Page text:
Although all eight fit Date's definition, each of these examples is unique in some fundamental way. For example, 'Position as expressed in degrees of Longitude' differs from 'Measurement in feet' in obvious ways; for one, there are only 360° of Longitude. For our purposes, this is a superficial distinction because we can think of both Longitude and Feet as having the Attribute 'range of values.' For the purposes of this paper, when Domains have ALL the same Attributes they will stay in the same class. Consider the differences between 'Position as expressed in degrees of Longitude' and ‘Counts of things.’ We speak of 37° 30’ Longitude; we do not speak of 37½ passengers. So Longitude has an attribute describing the way we describe fractions; Counts does not. When one Domain has even a SINGLE Attribute that is not an Attribute of a second Domain, then those two Domains may not be in the same class.

Each of the eight Domains are made up of more or less distinct elements, e.g., Zip Codes include 63112, 77098; 'ten feet' is an element of 'Measurement in feet.' For purposes of this discussion, the way each element of any of these Domains looks or sounds is immaterial. So I can write ten feet, 10 feet, diez feet, or 1010 feet and mean exactly the same thing. Instead, I will focus on the meaning of the elements and the coherence of each list.

Pre-Work

I encourage the reader to complete the following table before reading ahead. This is, of course, optional; I am not looking.

Table 1
List Example Elements of List Distinguishing Attribute
US ZIP Codes 63139|77081  
Color Scale as a child would know it Red|Blue  
The idea of 'Yes' in opposition to 'No' Yes|No  
Counts of things 100 squid|100 wigs  
Measurement of value in U.S. Dollars 1$US|2$US  
Position as expressed in degrees of Longitude 0°|180°  
Percentage 100%|0%  
Measurement in feet 10 feet|11 feet  

In the last column, the reader should come up with an Attribute setting that Domain apart from at least one other entry in the table. My somewhat surprising (but hopefully not too surprising) answers are given as the paper proceeds.

I am waiting.

Take your time.

Look, I would really rather you get involved in this than just read it. How about I make this a matching question? Which of the Domains 1-8:

  1. Is subjective?
  2. Has a finite range of values?
  3. Is meaningless without an arbitrary designation?
  4. Measures in increments that are constantly changing?
  5. Has unique rules of sets and subsets?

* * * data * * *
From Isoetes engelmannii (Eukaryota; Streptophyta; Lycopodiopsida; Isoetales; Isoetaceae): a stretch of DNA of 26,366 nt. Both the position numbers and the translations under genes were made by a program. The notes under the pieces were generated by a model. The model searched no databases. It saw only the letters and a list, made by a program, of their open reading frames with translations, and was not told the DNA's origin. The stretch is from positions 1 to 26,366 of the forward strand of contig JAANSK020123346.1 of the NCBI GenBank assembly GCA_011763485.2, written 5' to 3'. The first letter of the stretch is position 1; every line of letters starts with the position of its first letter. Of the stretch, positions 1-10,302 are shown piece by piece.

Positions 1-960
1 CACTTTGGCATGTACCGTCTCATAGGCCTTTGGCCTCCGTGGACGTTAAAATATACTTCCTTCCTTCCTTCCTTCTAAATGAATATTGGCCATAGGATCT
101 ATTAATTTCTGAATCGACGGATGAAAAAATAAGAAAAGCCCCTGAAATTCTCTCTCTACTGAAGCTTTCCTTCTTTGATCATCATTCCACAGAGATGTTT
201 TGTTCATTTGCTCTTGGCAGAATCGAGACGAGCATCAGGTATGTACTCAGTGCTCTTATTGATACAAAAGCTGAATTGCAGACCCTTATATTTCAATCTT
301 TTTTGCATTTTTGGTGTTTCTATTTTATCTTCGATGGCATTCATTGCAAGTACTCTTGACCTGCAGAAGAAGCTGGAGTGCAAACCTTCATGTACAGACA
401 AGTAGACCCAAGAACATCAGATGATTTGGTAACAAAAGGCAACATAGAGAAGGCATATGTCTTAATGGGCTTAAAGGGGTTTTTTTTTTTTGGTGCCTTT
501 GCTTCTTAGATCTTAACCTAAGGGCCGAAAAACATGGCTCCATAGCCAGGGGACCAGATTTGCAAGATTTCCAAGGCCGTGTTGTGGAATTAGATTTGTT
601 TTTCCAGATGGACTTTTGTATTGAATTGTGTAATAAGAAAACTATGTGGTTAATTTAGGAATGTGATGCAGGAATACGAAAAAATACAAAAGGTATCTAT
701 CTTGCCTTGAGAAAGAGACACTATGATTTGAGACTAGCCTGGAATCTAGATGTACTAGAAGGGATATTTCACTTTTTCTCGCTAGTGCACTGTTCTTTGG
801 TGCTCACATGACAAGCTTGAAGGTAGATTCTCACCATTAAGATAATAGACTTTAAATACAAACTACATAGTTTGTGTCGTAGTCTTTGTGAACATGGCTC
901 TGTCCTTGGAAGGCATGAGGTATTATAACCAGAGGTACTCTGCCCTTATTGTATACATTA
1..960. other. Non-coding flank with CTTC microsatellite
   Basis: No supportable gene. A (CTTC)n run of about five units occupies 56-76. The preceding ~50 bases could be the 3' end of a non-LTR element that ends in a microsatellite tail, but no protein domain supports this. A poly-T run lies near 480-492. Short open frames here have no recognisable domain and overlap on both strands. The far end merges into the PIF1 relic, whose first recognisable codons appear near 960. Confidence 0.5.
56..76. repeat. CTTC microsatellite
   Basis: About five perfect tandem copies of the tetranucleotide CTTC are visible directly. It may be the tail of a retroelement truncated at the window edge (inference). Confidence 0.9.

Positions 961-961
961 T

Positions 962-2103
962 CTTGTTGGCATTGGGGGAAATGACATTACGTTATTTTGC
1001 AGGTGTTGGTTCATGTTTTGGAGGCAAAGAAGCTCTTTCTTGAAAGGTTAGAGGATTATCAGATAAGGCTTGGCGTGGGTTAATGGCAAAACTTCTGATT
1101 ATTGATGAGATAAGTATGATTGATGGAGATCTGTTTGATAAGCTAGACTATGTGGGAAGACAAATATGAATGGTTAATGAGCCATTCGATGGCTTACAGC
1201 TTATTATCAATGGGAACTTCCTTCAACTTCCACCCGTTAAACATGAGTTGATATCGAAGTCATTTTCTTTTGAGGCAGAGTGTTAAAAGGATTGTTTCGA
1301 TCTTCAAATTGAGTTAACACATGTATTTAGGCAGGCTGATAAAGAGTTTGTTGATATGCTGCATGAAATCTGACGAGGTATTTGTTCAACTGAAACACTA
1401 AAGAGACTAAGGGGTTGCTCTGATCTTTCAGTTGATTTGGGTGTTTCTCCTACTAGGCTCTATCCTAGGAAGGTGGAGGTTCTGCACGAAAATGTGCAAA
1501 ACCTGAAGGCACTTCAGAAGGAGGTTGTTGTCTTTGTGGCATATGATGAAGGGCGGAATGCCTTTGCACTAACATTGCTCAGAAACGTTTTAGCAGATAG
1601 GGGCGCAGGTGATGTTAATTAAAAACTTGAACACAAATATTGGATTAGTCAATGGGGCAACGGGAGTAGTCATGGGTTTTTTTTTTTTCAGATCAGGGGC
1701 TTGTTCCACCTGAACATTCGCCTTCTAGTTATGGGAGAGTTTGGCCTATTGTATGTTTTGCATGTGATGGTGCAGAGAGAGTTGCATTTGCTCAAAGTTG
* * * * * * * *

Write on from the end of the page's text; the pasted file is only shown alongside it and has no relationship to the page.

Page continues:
6. Is the combination of other Domains?
  7. Does not measure anything?
  8. Always involves two things being measured?

In the sections that follow, I1 will take each Domain in turn and discuss the Attribute that most sets it apart from the other Domains.

Measure

'ZIP Codes' is the Domain that stands out among the eight. In a sense, it is the opposite of the other seven. A ZIP code can be measured: it has a place in Longitude, a size in square feet, and a percentage of Hindi-speaking inhabitants. But a ZIP code does not measure anything; I am not '63112' anything.

Knowing that I live in ZIP Code ‘63112’ is probably meaningless to you. Of course, you could learn a lot about me by looking up information about the 63112 ZIP. For instance, I live in a racially diverse neighborhood. You could write me at 63112. To the post office, 63112 maps to a place in the real world. The ZIP Code, an identifier, is a key to other information but has no meaning in and of itself. The other seven Domains have an inherent meaning; for example, I know what 100% means. It may not be relevant until it is attached to something like a ZIP code, but I know what it means.

The elements of the other seven Domains cannot be described. For example, what can you say about 10 feet? You could say 10 feet is the width of Broadway, but it is the road that is described, not 10 feet. You could say that 10 feet was ‘wide,’ but you are only creating an equivalence between one Domain, ‘narrow|wide,’ and the Domain of ‘distance.’ You can create an infinite number of such equivalences without giving meaning to 10 feet.

What does give meaning to 10 feet? We have direct experience with the concept of a foot. It's at the end of our leg. Who hasn't measured something by placing one foot in front of the other? We understand all the elements of the Domain 'Measurement in feet' once we understand one foot. There is no way, and no need, to define each element of a Domain.

With constructs such as ZIP Code, we must describe each element; with constructs such as weight, we cannot describe any single element. Zip Codes gain meaning with measurement and description; Domains give meaning by measuring and describing. So, lists of ZIP codes, and innumerable similar lists2, are conceptually 180° from Domains. The organizing idea bringing together the elements of a true Domain is the fact that the Domain measures. Constructs such as Zip Codes should not be considered a Domain at all.

My answer for the row in the pre-work table 'US ZIP Codes' is 'Does not measure anything.'

Specific

The type of Domain characterized by 'Color Scale as a child would know it' is very common. This Domain is one of the first things we teach infants; children's sections of book stores are full of books showing the color red and associating that color with the word 'red.' There is no other way to teach about 'red' but to see it. In this same category of Domains we have 'big|little, hot|cold, young|old, person-of-color|caucasian.' I do not know the actual percentage of all Domains in use that are loosey-goosey like color, but it is a whole, whole lot.